General Information
Bond or Lien Claim Forms

Warning: All information contained within this data base is subject to change at any time by the various states and is not guaranteed in any way by FWM Software. Nor does FWM Software assume any liability or responsibility for it's content. Please use in conjunction with advice from your attorney.

Description: These legal documents are used to file liens against real property, in the case of a private work, or against public funds held in trust, in the case of a public work. The various states have widely different requirements as to procedures to effect a lien.

In addition, many states do not allow recovery from the state itself, but only from the Public Bond for the job, if any. Be sure to obtain a copy of the Public Bond if at all possible.

Scope: In the case of Private Works, all states. In the case of Public Works, not all states allow lien claims. See below on special restrictions.

Time Constraints: Liens must generally be filed within 60days to 2 years. See the requirements for the individual state. Many states have Preliminary Notice, Lien Warning Notice or Lien Notice requirements. See the general information memos for these categories or the Bond or Lien Claim memo for the individual state for more information.

Information Requirements: Program information and information for Exhibits A-D. Some states require special information, and this will be requested of you when a Bond or Lien Claim is printed. All Bond or Lien Claims should be accompanied by a complete statement of the account listing all charges, credits and balance due.

Form Types: Varies according to state, but usually the Bond or Lien Claim itself, a Stop Notice (if needed) and Exhibits A-D (if needed).

Procedures: In the case of private works, you are generally filing a lien against the real property involved, and sometimes against moneys held in trust by a bank or a bond provided by a surety. In the case of public works, your lien is generally against funds held in trust by the public agency who ordered the work, or against a surety bond provided by the contractors as required by the state.

All private work Mechanic's Liens must be filed with the county recorder's office in the county in the state where the project work was performed. This will place an immediate, although temporary, lien against the real property while you move to perfect it. In states where public works claims are allowed, all claims must be filed with the public agency ordering the work, where your funds claimed will be reserved pending perfection of your lien.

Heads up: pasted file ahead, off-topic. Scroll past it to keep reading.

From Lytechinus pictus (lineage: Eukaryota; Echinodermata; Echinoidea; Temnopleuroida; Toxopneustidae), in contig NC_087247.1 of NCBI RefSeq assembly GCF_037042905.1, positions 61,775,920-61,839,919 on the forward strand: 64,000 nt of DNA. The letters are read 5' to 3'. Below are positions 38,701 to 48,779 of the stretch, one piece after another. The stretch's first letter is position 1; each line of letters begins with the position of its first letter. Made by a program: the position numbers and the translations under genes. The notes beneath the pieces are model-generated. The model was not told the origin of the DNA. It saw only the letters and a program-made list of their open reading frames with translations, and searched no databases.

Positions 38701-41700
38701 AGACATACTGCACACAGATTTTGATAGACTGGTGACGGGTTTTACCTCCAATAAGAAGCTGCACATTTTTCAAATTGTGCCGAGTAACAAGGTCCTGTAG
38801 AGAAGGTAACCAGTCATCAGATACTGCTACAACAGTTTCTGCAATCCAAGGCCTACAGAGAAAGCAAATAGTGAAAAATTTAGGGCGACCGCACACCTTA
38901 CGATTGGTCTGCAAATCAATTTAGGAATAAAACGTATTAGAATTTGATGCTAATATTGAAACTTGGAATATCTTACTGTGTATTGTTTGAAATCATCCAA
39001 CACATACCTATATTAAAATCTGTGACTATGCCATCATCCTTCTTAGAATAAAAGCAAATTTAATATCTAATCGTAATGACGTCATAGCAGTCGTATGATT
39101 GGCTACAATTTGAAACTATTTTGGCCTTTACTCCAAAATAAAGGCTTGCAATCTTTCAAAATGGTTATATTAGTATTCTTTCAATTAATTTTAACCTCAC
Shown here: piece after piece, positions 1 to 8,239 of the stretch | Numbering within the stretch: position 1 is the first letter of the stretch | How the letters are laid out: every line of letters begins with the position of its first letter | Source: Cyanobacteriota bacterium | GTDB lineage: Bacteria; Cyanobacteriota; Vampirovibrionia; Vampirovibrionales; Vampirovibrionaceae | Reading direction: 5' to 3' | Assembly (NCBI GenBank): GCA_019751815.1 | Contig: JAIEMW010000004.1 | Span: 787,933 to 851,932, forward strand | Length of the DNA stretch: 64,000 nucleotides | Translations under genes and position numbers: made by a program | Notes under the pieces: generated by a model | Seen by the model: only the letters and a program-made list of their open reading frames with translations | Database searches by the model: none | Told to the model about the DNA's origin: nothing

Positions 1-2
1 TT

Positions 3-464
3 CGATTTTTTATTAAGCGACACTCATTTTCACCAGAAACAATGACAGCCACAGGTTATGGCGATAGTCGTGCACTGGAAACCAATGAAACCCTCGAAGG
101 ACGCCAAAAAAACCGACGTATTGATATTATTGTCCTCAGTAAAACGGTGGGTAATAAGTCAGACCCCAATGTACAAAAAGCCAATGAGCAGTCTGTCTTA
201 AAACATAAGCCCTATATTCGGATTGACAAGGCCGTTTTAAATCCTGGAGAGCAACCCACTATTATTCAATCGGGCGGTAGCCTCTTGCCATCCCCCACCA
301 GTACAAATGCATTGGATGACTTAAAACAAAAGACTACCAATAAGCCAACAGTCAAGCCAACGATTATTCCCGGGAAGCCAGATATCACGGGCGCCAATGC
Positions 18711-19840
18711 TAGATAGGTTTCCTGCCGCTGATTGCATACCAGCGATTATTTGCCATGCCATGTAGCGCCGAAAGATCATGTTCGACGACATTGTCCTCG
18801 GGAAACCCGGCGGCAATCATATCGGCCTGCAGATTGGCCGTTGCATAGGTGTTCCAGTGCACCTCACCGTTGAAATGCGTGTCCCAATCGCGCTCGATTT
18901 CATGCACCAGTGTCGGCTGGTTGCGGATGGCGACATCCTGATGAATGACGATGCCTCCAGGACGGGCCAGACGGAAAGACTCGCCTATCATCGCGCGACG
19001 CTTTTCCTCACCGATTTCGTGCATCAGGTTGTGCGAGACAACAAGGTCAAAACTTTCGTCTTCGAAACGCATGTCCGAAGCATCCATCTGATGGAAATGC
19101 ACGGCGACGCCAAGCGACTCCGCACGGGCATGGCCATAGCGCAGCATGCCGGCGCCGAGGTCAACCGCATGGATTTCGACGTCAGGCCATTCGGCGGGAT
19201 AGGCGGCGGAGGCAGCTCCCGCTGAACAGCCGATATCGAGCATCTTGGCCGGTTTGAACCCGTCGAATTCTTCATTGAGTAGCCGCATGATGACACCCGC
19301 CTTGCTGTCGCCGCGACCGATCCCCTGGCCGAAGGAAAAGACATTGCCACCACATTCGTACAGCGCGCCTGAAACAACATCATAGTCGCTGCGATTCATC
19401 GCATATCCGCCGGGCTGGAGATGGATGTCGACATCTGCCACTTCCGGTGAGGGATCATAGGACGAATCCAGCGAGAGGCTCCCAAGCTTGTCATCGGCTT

In some states, Stop Notices are allowed that direct the owners, general contractors, private works lenders or public funding agencies to stop further payments to your contractor customer until your bill is paid. In any case, Lien Writer® prints all necessary or optional forms for the initial filing of a lien claim.

Always send required bond or lien claim copies to the required parties by certified or registered mail, or use personal service. Always obtain an attested copy (that is, stamped by the filing office) from the County Recorder's Office. (or Clerk of the Court, Registry of Deeds, etc.) as proof of your filing.

Most states limit the viability of your lien without perfection', that is, filing a suit to enforce your lien claim. It is our opinion that this is an action for your attorney to handle. Without this suit filing, most liens will become automatically ineffective within 2 months to 2years, depending on the state. Once perfected, you will obtain a permanent lien against the project real property, in the case of a private work, or payment of the reserved funds, in the case of a public work. If you file a lien, be prepared to enforce it.

Special Restriction, Private Works: A lien against real property may be limited to the contract amount. This means that the owners may be liable only for the full amount of the general contract, and if the owners have paid all or part of the contract before you filed your lien, the lien is only effective for any UNPAID portion of the contract.

The following states may limit your lien to the unpaid portion of the contract:

**Alabama Arkansas Connecticut

Delaware

District of Columbia

Florida

Illinois

Iowa

Georgia

Kentucky

Maine

Massachusetts

Michigan Minnesota Mississippi

Nebraska

New York

New Hampshire

North Carolina

Ohio

Oklahoma

South Carolina

Tennessee

*Texas

Utah

Vermont

Virginia

Washington

West Virginia

In these states it is vital that you file your claim forms as soon as possible to protect your rights. **Alabama allows a full balance lien if 1) the owner and construction lender are served with a preliminary notice prior to furnishing; or 2) if you are dealing directly with the owner for your furnishing. *Texas limits a lien to 10% of the general contract if the owners have paid the contractors before receiving the notice of lien.

The following states may allow a lien for the full amount owed to you whether or not the owner has made payments:

Alaska Arizona California

Colorado Hawaii Idaho

Indiana Kansas Louisiana

Maryland Missouri Montana

Nevada New Jersey New Mexico

North Dakota Oregon Pennsylvania

Rhode Island South Dakota Wisconsin

Wyoming

The following states do not allow liens by material suppliers on private works:

Pennsylvania

Special Restrictions, Public Works: Not all states allow liens on public funds, although there may be other avenues for liening bonds required on public projects. The following states do not allow liening of public works funds, although there may be a surety bond to lien (contact the public agency ordering the work):

Kentucky West Virginia

If you have any questions regarding these laws, contact your attorney immediately.

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